Remote sensing data and techniques offer significant opportunities for long-term habitats monitoring because of the availability of a large amount of multi-temporal data from past and current spaceborne missions with continuity provided by planned future missions. Routinely, mapping can be generated and intra-annual and inter-annual changes quantified providing synoptic spatial views of expansive landscapes and regions from the integration of remote sensed (RS) data with in situ and ancillary data.

Due to the great relevance and interest in this theme, there are a great deal of questions to be answered concerning, for example, the best methods and standards to use in acquiring and processing data, habitat classification terms and systems, as well as the reliability of the maps produced depending on the scale adopted, this Special Issue is inviting manuscripts on the following topics:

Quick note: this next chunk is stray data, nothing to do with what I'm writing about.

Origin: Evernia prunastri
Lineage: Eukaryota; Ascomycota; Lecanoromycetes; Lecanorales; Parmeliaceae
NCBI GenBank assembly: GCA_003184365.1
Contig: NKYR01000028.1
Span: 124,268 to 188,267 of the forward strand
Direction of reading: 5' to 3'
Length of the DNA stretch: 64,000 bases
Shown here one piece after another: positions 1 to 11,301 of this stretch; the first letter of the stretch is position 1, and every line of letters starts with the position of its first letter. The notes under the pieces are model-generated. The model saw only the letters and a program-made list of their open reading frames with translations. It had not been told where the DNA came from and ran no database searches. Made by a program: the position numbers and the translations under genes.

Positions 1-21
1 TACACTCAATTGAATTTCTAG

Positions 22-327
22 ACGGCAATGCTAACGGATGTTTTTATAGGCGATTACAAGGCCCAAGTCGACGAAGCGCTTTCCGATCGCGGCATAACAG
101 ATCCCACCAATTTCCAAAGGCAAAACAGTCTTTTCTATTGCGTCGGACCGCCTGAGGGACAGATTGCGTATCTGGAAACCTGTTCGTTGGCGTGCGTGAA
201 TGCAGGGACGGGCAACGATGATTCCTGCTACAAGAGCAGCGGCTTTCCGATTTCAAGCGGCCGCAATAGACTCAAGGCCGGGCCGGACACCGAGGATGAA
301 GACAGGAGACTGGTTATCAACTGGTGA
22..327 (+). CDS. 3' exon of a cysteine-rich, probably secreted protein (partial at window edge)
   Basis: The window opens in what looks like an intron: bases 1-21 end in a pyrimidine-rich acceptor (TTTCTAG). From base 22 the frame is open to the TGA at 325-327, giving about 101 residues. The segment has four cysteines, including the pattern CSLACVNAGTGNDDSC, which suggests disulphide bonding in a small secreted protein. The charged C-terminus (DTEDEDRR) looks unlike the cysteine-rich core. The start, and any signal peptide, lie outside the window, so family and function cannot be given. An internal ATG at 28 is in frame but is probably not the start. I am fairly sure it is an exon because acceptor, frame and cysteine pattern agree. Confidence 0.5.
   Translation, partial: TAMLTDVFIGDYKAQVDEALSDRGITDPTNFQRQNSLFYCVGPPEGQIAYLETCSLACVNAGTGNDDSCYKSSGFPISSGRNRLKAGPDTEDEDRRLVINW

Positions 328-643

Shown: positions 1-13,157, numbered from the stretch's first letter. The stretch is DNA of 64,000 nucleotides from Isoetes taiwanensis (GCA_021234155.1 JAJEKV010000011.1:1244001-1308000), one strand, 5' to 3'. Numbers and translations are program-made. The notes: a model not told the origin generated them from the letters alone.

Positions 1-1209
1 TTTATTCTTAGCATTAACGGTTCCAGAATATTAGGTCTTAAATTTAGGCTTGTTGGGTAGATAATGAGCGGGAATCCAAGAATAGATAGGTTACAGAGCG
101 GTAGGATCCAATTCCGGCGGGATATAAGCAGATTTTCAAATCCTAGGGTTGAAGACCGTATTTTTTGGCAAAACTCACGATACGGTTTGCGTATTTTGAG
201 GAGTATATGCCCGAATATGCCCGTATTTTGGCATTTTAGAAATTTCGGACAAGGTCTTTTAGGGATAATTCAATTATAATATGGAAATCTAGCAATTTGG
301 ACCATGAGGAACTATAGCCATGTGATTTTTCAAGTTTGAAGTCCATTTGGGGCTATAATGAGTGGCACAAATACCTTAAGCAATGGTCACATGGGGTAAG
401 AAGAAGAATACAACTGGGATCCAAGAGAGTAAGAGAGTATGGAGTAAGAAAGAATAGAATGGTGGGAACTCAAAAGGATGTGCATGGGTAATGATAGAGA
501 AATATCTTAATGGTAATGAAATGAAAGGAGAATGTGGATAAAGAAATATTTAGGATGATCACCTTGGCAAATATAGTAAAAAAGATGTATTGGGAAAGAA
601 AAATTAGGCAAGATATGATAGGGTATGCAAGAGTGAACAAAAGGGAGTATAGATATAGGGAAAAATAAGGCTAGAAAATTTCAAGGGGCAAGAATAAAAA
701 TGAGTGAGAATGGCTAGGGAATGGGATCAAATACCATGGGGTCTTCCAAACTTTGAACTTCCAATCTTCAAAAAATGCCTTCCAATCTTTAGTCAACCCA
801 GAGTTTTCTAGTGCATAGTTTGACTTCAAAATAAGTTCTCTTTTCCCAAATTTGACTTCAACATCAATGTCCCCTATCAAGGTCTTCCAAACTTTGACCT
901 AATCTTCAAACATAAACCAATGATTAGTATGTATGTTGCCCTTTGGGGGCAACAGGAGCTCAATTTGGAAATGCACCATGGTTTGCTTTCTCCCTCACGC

• RS data and techniques for identification, mapping, and assessment of different habitat types, their conditions and/or conservation, at different spatial and temporal scales;
  • Remote sensing and habitats characterization for different marine and terrestrial environments, from coastal areas to mountain regions, from large, homogenous, and spatially continuous units to highly fragmented, heterogeneous and spatially discontinuous landscapes (e.g., mosaics);
  • Satellite time series analysis for long-term habitat mapping;
  • Habitat change maps from RS data;
  • Integration of RS data with in situ data and expert knowledge;
  • Habitat taxonomies and semantics in a framework of integration of RS data and in situ data;
  • Indicators from RS data for the habitat modeling.

Dr. Cristina Tarantino
Dr. Maria Adamo
Dr. Valeria Tomaselli
Guest Editors

Manuscript Submission Information